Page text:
— Bristol Valley Theater's "Mystery Radio Theater," featuring four half-hour mysteries from the golden age of radio re-created by BVT performers, will begin streaming Oct. 16. "Sherlock Holmes: The Problem of Thor Bridge" (1945) and "Lights Out: Ghost Party" (1937) will be available to watch as of 12:01 a.m. this Friday, Oct. 16, with "Suspense: Ray Bradbury's Zero Hour" (1955) and "The Shadow: The Long Arm of Death" (1954) going up at 12:01 a.m. Friday, Oct. 23. All four shows can be viewed through Nov. 30. Access can be purchased for $5 per show or $15 for all four; you'llreceive a link and password to use. Tickets:

— JCC Centerstage's "Gloria: A Life" by Emily Mann, about the life and work of feminist activist Gloria Steinem along with her Jewish and BIPOC contemporaries,continues through Oct. 25. The show is performed live online at 7 p.m. Thursdays, Oct. 15 and 22; 8 p.m. Saturdays, Oct. 17 and 24; and 2 p.m. Sundays, Oct. 18 and 25. Tickets are $20 ($35 household, $50 supporter). Get tickets at; a Zoom webinar link will be sent to you from "JCC Rochester" 24 hours and 1 hour before the event.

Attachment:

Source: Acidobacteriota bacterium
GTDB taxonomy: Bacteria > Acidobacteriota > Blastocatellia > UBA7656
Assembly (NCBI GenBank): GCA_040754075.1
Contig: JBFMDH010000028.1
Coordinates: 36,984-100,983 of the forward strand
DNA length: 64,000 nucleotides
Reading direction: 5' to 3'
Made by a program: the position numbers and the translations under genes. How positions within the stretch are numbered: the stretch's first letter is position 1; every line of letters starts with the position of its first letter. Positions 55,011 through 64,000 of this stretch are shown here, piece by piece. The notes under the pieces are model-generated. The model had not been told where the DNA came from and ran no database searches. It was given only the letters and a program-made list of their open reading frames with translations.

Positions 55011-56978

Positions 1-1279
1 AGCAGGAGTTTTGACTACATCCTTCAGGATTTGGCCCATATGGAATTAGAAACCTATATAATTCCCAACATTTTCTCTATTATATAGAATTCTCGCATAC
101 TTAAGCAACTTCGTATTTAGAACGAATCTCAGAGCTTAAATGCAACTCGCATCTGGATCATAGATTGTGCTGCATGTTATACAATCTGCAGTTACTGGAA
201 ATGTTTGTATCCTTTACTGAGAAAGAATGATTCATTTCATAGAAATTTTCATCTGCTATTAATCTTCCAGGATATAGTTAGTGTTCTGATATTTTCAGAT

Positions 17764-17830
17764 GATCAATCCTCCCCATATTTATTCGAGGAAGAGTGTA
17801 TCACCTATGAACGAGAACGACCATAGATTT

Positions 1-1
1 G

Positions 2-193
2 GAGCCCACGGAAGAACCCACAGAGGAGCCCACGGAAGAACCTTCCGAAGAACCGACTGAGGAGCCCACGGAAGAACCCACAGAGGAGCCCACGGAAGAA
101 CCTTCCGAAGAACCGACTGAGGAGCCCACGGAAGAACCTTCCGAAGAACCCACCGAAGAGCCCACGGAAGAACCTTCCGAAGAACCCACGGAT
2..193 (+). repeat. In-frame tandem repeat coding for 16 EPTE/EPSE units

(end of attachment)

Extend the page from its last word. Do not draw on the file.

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— Ward Stare will conduct the Rochester Philharmonic Orchestra in a performance of Schubert's Symphony No. 5 at 7:30 p.m. Thursday, Oct. 22, as part of the RPO @ Homeseries of virtual concerts. The concert also will include Jessie Montgomery's "Starburst" and Wagner's "Siegfried Idyll." Tickets are available at